# Is anisotropic radioactivity really impossible?

What if the nucleus has a magnetic moment, and also the electron shell has one? I suspect, in this case, the orientation of the nucleus could be "fixed" by the electron shell.

Maybe a mono-crystal of such a material would have an anisotropic radioactivity. Thus, its radioactivity wouldn't be the same in all directions.

I think, relative many requirements should be fulfilled:

• The nucleus must be radioactive.
• It must have a magnetic moment.
• The electron shell must have also a magnetic moment.
• The orientations of the atoms in the crystal structure should be unidirectional.

Is it possible? Does any such crystal already exist? Maybe the crystal of a radioactive isotope of some ferromagnetic element could fulfill all of these?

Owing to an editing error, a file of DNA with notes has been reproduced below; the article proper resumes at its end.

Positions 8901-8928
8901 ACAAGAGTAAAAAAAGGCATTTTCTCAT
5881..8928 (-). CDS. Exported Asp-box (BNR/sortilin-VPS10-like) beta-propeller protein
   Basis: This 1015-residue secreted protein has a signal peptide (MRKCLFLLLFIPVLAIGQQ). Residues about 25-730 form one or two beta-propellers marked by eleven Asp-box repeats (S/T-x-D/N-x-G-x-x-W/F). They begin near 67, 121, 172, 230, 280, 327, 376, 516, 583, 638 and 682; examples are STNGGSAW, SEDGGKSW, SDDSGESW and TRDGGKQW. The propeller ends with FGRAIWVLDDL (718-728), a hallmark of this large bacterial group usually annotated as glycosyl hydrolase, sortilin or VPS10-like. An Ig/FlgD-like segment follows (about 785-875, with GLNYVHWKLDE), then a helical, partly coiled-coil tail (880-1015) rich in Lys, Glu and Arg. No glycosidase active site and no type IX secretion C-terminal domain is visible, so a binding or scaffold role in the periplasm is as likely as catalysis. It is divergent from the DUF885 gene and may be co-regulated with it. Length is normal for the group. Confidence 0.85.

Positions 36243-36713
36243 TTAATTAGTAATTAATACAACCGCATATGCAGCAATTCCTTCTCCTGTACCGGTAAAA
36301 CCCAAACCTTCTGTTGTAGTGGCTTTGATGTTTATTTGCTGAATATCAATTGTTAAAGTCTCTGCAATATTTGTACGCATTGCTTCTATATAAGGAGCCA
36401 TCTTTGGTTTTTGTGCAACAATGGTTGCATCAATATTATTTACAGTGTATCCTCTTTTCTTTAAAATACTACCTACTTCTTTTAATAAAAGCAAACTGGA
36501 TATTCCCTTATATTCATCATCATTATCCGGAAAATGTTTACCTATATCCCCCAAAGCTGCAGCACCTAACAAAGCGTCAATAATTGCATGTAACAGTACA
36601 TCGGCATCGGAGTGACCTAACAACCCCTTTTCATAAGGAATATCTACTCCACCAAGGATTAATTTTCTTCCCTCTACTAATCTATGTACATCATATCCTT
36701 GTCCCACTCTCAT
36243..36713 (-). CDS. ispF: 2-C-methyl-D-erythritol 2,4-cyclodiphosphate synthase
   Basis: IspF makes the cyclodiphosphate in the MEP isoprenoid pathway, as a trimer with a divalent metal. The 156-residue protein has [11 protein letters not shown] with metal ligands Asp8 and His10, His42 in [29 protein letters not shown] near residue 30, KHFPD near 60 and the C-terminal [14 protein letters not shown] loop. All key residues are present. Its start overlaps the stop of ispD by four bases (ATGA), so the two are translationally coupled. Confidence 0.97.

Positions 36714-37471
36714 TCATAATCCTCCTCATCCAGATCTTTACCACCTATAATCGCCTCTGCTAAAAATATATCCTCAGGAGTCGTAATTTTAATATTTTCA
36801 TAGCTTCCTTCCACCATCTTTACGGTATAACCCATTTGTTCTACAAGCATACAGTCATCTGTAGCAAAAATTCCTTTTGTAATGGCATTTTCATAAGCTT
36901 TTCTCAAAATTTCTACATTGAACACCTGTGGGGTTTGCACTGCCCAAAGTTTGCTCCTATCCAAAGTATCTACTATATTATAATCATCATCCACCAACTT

If not, why not?

• Your best guess is probably a neutron star. – CuriousOne Jun 18 '16 at 9:06
• @CuriousOne :-) Well, currently I am thinking on laboratory-sized mono-crystalls. :-) – user259412 Jun 18 '16 at 9:26

Chien-Shiung Wu at the US National Bureau of Standards prepared a thin surface of ${}^{60}Co$. This isotope decays by beta decay, producing one electron and one antineutrino. Due to the small magnetic moment of the nuclei, they had to cool the surface to 0.003 K, and then the sample was magnetized in an uniform magnetic field.